Earl Freudenberg: Remembering Mort Lloyd

  • Monday, August 1, 2022
  • Earl Freudenberg
Mort Lloyd at WRGP TV
Mort Lloyd at WRGP TV
photo by David Carroll

Mort Lloyd was a pioneer in Chattanooga television broadcasting with some of the highest news ratings in our city’s history. Forty-eight years ago Mr. Lloyd was on his way to visit family in Shelbyville, Tn., when his small plane crashed taking his life at the age of 43.

It was Aug. 24, 1974, and a near-normal news day.  I was a young and inexperienced reporter at WDOD radio.   My phone rang and it was a friend at the Tennessee Highway Patrol who said, “Earl, are you listening to your scanner? I’m hearing some distressing traffic out of Middle Tennessee.”

The dispatcher went on to say, “I’ll call you back.”  The next call was from my friend Tom Hogue who worked for WDEF.  I’d known Tom since my first day at WDOD in 1965.  Hogue said he had the day off and was working at the Civil Air Patrol and we have a plane down south of Nashville….(long pause).  “Earl, the plane is registered to Mort Lloyd.” Hogue said he would stay in touch.  My next call was again from the friend at the THP.  “Earl, it’s true, the plane that crashed was Mort Lloyd’s and he was the only one on board.”  I hung up the phone and called the Mort Lloyd for Congress campaign headquarters and they confirmed the news.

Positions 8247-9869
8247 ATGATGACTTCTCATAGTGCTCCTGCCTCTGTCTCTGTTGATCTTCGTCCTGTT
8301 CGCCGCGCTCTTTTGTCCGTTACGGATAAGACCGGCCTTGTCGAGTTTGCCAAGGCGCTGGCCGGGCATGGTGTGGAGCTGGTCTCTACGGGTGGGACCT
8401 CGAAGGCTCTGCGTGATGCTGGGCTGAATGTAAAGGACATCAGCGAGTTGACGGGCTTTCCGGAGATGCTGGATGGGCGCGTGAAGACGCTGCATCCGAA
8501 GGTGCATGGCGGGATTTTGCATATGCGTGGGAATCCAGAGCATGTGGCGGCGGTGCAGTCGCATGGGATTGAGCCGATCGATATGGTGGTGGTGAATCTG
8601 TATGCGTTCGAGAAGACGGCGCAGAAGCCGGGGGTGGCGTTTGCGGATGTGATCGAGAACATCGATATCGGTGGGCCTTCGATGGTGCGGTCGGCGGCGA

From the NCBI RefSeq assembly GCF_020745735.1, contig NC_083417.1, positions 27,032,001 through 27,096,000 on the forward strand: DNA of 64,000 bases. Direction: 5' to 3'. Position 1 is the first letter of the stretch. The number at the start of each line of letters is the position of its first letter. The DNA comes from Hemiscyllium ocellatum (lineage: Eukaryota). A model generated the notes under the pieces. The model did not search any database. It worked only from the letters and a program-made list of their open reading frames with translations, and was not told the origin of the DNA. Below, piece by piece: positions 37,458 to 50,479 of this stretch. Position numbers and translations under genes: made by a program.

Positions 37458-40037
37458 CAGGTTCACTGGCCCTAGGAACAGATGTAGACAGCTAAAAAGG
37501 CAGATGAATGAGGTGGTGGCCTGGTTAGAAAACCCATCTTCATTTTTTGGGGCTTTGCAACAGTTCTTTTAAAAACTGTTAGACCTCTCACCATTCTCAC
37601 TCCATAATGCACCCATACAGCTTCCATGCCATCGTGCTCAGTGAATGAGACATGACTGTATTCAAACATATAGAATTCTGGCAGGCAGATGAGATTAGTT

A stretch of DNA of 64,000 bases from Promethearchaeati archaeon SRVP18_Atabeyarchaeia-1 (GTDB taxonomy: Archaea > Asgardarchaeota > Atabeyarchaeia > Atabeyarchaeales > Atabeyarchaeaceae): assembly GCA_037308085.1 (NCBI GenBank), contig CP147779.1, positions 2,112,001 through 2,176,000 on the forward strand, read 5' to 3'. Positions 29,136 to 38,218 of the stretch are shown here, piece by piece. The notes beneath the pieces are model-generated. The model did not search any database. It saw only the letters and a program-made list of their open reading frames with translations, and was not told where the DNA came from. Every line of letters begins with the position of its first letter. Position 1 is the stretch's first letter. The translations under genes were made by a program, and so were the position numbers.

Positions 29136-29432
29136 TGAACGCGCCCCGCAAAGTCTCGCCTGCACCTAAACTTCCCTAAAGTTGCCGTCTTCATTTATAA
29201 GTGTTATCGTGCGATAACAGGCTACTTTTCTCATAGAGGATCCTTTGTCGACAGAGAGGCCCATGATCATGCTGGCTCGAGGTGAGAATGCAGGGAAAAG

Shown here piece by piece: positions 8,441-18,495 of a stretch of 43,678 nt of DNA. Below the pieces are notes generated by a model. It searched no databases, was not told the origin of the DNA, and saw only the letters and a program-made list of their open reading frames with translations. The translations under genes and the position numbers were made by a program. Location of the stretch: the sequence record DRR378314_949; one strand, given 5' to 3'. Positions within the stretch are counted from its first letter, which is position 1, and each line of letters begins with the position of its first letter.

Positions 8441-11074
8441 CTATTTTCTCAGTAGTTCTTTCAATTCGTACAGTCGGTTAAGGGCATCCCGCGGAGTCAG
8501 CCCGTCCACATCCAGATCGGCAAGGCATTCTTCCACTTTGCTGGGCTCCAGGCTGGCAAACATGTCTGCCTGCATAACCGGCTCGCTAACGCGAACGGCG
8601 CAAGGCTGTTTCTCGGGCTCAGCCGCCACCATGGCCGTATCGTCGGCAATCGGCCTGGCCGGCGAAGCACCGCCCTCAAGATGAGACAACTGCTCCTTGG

Immediately I asked seasoned broadcaster Lloyd Payne, who was on the air, what we should do.  “Should we go with what we have?”  He said, “Call The Associated Press. They can get all the details and we can put the story on the air.”  In 30 seconds, the AP bell started ringing with a bulletin and we ran the story.   

In 1974, Watergate dominated every newscast and newspaper. Mr. Lloyd told his family he felt he could make a difference in Washington and decided to run for the Democrat Party nomination, Third District congressional seat.  He won and was set to face incumbent Republican Congressman Lamar Baker in the November general election.  Baker was a staunch supporter of embattled President Richard Nixon.  

In a wide-ranging interview with Marilyn Lloyd (Mort’s widow) on May 30, 2002, Mrs. Lloyd said Mort came to Chattanooga from WSIX Radio in Nashville after being hired to work for WDEF Radio.  She said when WDEF TV signed on the air in 1954 they tapped Mort to anchor the evening news.